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Accurate prediction of momentary cognition from intensive longitudinal data

Published:December 14, 2022DOI:https://doi.org/10.1016/j.bpsc.2022.12.002

      Abstract

      Background

      Deficits in cognitive performance are implicated in the development and maintenance of psychopathology. Emerging evidence further suggests that within-person fluctuations in cognitive performance may represent sensitive early markers of neuropsychiatric decline. Incorporating routine cognitive assessments into standard clinical care—to identify between-person differences and monitor within-person fluctuations—has the potential to improve diagnostic screening and treatment planning. In support of these goals, it is critical to understand to what extent cognitive performance varies under routine, remote assessment conditions (i.e., momentary cognition) in relation to a wide range of possible predictors.

      Methods

      Using data-driven, high-dimensional methods, we ranked strong predictors of momentary cognition and evaluated out-of-sample predictive accuracy. Our approach leveraged innovations in digital technology, including ambulatory assessment of cognition and behavior (
      • Rutter L.A.
      • Vahia I.V.
      • Forester B.P.
      • Ressler K.J.
      • Germine L.
      Heterogeneous Indicators of Cognitive Performance and Performance Variability Across the Lifespan.
      ) at scale (n = 122, n = 94 female), (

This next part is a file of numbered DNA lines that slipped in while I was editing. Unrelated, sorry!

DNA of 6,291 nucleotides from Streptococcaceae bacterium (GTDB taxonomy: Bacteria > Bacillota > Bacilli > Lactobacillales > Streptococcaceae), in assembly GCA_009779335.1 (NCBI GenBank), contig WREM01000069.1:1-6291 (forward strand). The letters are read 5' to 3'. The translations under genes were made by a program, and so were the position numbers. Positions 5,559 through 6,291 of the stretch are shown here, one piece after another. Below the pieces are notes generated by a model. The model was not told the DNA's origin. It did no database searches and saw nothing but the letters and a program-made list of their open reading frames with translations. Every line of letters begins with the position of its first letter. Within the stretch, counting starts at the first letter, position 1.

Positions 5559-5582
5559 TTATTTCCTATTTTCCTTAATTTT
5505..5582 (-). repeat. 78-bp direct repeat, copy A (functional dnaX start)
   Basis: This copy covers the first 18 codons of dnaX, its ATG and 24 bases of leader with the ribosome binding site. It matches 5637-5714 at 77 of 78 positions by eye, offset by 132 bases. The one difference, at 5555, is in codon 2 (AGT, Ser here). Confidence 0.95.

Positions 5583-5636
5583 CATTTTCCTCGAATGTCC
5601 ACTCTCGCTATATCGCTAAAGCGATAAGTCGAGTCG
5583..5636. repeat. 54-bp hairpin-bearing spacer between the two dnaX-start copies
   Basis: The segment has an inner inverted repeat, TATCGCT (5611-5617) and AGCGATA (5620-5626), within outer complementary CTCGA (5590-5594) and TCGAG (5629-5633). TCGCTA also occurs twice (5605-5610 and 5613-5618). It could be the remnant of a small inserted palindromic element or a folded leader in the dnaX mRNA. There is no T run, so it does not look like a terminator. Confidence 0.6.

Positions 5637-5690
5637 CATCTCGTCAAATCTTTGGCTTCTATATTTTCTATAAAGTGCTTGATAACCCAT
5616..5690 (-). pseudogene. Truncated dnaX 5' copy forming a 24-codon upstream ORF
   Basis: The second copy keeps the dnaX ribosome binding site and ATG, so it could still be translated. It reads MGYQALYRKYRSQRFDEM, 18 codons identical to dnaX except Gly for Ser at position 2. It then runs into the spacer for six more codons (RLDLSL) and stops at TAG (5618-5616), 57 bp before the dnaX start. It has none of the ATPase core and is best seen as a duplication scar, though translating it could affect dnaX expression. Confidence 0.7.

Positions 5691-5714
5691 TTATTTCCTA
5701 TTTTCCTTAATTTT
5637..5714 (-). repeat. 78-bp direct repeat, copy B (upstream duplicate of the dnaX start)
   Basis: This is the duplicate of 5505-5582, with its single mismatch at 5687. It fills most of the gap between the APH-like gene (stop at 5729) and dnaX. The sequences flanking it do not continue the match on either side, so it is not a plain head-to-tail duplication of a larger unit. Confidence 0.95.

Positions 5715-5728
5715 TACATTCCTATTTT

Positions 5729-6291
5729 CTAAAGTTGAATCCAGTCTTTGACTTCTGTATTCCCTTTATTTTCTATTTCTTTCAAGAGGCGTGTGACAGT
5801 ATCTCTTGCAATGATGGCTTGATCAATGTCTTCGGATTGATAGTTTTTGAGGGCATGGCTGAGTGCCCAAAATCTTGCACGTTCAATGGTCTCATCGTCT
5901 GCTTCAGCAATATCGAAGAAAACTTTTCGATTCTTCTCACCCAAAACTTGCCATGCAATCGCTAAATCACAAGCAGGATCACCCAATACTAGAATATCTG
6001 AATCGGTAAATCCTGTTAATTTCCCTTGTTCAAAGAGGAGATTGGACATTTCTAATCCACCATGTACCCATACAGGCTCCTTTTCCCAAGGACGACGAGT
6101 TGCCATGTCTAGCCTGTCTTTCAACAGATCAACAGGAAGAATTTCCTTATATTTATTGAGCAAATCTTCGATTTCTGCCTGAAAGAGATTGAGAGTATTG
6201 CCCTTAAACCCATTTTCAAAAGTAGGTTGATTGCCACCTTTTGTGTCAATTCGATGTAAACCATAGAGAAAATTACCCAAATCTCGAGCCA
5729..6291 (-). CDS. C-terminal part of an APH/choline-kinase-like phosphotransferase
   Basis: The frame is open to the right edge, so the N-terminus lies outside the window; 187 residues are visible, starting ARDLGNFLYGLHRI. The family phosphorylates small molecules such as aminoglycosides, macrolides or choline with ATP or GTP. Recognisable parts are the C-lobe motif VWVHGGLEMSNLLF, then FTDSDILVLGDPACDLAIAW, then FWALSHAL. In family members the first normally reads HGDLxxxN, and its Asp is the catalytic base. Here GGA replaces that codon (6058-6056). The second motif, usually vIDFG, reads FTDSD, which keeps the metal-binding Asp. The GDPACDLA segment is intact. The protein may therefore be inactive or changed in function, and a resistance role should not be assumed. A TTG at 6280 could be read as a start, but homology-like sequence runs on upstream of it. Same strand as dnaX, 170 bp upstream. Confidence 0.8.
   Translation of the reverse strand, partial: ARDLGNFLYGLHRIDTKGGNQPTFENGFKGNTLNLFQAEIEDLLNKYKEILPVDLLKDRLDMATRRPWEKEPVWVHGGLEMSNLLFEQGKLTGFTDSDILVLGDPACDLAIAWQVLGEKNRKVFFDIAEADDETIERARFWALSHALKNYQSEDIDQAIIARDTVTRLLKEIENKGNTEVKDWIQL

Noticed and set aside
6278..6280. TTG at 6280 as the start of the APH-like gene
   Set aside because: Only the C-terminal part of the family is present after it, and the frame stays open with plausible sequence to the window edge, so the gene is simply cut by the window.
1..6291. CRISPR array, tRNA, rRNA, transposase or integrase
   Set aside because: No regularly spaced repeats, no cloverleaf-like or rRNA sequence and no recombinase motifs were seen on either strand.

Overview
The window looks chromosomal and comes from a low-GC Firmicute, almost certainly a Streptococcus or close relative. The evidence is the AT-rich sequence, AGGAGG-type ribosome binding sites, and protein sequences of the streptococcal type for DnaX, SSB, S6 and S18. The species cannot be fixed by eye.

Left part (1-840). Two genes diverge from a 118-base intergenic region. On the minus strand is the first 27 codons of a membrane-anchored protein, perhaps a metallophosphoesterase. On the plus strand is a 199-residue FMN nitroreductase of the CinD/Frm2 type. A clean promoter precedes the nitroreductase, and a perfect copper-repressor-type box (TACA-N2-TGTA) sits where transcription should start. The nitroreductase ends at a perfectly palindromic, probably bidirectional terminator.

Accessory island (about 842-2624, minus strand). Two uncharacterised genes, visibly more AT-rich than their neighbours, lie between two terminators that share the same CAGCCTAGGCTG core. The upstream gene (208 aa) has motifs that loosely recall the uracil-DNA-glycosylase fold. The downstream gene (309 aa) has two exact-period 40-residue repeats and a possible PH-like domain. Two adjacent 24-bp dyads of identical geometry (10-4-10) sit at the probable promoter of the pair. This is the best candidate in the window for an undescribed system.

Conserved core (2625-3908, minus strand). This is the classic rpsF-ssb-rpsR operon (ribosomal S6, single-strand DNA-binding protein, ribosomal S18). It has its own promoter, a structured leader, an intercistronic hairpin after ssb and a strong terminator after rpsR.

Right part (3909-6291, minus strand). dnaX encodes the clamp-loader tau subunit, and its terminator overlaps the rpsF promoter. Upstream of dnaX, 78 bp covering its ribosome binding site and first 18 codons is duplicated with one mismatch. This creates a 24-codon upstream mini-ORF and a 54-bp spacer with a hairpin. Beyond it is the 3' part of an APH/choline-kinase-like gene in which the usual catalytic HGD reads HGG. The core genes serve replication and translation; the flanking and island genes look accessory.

• Singh S.
      • Strong R.W.
      • Jung L.
      • Li F.H.
      • Grinspoon L.
      • Scheuer L.S.
      • et al.
      The TestMyBrain Digital Neuropsychology Toolkit: Development and Psychometric Characteristics.
      ) in naturalistic environments, and (

      Kreitler S, Weissler K, Barak F. Physical health and cognition. In: Cognition and motivation: Forging an interdisciplinary perspective. New York, NY, US: Cambridge University Press; 2013. p. 238–269.

      ) within an intensive longitudinal study design (mean = 25.5 assessments/participant).

      Results

      Reaction time (R2 > .70) and accuracy (.56 > R2 > .35) were strongly predicted by age, between-person differences in mean performance, and time of day. Effects of self-reported, intra-individual fluctuations in environmental (e.g., noise) and internal (e.g., stress) states were also observed.

      Conclusions

      Results provide robust estimates of effect size to characterize sources of cognitive variability, support the identification of optimal windows for psychosocial interventions, and may inform clinical evaluation under remote neuropsychological assessment conditions.
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